Facebook may also be top-of-mind among today's homebuyers, given the site's emerging role as one of the Internet's prime spots for socializing and connecting in general. "I view Facebook as more of a branding tool for builders than a sales tool," says Mitch Levinson, managing partner at mRELEVANCE, a social marketing/public relations firm in Arlington Heights. "People go to Facebook to interact with other people, not to buy houses." But that doesn't mean it can't be an effective tool for homebuyers - as long as builders remember to focus on the interaction part. "We're constantly throwing quick updates onto our Facebook page because people like to hear things about who we are and what we offer without having to pick up the phone," says Psyhogios. "Plus, Facebook offers us a way to share updates that are relevant to people, like we just wrote up this many deals or sold this many units. And people want to hear about others' experiences with us too."
Customer service proving ground
That mutual flow of information is key to social media in general and perhaps the most important role social media plays for new home buyers. "Social media can really let people get a flavor for a company and, more importantly, an idea of that company's view of customer service," says Flammer. "No matter what the medium, you want to see lots of interaction between the company and other potential customers. And you want to know how interactive and responsive that builder will be to your questions and concerns."
Levinson goes a step further, urging potential buyers to weigh builders' social media responsiveness carefully. "If I were buying a home now and a builder was slow or nonresponsive in answering my questions or seemed reluctant to have a dialogue with me, that would be a huge red flag," he says. Beyond that, builders who embrace social media may be at the forefront of their industry in many ways, Flammer says. "Most good builders are either doing social media or are figuring out they need to be doing it," she says. "Most builders who have come through the recession and are starting to build again have already used social media for the past year or two because they realize it brings them a much larger customer pool and a competitive advantage."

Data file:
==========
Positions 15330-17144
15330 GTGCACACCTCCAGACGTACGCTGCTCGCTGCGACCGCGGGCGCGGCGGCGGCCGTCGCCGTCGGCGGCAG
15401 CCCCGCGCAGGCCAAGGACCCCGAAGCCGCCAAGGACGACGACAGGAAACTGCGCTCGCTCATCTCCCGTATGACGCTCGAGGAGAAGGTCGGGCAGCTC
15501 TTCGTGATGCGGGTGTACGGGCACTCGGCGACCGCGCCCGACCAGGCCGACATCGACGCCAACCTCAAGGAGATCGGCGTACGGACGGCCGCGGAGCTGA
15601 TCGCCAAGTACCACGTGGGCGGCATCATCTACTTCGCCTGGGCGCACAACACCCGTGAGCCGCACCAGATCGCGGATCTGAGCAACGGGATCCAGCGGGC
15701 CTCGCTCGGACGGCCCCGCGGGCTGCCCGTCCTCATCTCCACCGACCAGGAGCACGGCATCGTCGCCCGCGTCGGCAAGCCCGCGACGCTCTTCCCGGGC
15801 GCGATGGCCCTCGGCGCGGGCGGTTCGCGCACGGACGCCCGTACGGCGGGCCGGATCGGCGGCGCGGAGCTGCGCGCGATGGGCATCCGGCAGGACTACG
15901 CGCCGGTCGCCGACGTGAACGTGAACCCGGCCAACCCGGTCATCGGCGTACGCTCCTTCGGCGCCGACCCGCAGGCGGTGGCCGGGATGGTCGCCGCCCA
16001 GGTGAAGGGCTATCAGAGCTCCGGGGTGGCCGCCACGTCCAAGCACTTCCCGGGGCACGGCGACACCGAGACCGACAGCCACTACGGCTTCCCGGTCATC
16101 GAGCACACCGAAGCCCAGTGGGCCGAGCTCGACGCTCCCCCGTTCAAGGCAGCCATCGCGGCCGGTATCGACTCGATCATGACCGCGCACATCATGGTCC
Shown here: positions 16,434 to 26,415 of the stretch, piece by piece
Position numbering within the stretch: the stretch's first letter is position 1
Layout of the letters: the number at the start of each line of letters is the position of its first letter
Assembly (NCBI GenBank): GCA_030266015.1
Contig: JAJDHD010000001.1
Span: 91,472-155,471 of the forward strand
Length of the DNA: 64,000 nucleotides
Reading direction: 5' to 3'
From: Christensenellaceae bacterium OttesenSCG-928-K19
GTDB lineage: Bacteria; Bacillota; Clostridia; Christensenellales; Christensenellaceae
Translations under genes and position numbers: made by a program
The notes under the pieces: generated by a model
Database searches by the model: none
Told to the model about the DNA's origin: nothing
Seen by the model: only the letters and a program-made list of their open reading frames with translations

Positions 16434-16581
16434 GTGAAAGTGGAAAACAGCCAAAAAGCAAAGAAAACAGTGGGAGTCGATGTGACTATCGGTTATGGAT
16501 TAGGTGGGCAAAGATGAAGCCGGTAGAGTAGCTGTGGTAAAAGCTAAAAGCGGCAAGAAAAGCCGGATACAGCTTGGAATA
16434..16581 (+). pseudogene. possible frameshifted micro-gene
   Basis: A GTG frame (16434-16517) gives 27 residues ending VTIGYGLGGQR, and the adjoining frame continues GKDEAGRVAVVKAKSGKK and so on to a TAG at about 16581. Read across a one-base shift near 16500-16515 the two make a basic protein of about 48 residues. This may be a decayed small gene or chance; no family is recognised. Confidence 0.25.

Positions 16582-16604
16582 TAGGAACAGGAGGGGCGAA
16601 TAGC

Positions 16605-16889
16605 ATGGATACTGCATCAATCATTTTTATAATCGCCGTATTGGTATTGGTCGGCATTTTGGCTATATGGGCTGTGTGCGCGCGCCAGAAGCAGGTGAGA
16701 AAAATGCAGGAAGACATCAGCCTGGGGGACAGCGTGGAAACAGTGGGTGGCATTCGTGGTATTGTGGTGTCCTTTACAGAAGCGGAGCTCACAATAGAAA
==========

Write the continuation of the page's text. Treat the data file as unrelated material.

For Levinson, a willingness to explore social media also indicates that a builder is probably keeping up within their industry too. "Quite honestly, the builders who are proactive about getting online are the ones who are embracing new construction technology," he says. "They're the ones who can tell you about green building technology, new water-use regulations and LEED certification, too, all of which are becoming increasingly important to homebuyers."
No matter how useful a tool social media in real estate becomes, these Web sites will always be an adjunct to real relationships with builders and Realtors, real home visits and, eventually, the exchange of real money for real property. But social media can make a great starting point. "Nowadays, nearly all homebuilding starts with a Google search, usually by area and price range, and those search results are as likely to take you to a YouTube video or builder's blog as to their own Web site," Flammer says. "Social media sites create more opportunities for both sides - customers have more ways to find the right builder, and builders have more opportunities to build relationships with more customers than ever before."